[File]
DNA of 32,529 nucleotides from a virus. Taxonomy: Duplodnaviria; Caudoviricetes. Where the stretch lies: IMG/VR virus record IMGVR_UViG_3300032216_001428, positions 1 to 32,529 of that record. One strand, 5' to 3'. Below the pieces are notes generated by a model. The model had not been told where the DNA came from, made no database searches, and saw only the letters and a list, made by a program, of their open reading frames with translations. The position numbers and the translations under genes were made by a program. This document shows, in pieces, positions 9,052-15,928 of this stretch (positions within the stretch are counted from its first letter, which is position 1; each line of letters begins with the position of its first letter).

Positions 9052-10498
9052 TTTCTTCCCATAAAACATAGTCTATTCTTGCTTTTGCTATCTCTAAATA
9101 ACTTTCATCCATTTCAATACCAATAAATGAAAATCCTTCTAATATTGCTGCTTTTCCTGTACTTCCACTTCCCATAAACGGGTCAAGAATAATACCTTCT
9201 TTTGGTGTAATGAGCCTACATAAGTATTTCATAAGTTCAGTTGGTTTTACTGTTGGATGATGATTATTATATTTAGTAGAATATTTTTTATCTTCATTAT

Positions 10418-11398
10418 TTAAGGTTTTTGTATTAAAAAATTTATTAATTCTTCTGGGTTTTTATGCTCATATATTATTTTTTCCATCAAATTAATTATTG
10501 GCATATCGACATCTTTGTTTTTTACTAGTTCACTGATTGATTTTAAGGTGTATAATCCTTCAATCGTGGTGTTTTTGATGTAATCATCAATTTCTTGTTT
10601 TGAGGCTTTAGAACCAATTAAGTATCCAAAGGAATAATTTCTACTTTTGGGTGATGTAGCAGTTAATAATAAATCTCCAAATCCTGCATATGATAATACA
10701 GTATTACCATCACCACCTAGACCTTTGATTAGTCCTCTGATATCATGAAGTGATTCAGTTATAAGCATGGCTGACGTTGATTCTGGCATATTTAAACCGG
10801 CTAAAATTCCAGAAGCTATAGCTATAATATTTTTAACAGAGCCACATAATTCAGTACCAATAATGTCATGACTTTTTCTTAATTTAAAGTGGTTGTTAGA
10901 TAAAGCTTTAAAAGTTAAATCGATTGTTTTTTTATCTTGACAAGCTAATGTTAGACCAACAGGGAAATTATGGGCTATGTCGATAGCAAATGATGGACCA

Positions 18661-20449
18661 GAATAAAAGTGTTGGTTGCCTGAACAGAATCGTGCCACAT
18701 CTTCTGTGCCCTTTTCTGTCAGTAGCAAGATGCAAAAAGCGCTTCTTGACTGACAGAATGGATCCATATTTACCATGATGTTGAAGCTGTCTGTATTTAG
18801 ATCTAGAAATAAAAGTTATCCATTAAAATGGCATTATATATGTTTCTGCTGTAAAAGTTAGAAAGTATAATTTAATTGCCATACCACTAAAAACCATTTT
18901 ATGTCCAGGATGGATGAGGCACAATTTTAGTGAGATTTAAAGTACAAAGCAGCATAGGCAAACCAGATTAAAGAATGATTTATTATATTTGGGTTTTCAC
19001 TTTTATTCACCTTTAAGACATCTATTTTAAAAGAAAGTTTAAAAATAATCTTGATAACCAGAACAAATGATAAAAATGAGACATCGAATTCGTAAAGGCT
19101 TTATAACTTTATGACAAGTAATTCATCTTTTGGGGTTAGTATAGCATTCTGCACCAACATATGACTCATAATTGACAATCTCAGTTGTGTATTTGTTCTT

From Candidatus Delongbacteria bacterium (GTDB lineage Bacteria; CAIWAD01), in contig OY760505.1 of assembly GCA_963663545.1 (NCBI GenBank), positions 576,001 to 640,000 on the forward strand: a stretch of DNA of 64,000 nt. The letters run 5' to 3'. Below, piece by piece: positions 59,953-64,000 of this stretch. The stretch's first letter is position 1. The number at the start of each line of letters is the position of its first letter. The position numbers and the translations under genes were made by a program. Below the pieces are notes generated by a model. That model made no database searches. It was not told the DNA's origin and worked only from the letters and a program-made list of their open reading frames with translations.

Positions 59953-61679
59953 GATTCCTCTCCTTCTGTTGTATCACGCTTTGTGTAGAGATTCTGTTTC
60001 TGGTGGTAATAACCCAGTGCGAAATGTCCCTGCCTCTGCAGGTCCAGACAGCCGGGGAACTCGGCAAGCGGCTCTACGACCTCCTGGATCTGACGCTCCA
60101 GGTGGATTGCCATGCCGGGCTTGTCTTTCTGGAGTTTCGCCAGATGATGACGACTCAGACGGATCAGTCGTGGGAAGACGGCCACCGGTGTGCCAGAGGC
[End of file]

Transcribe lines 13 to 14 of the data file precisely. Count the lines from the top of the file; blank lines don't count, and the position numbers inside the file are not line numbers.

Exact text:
Positions 18661-20449
18661 GAATAAAAGTGTTGGTTGCCTGAACAGAATCGTGCCACAT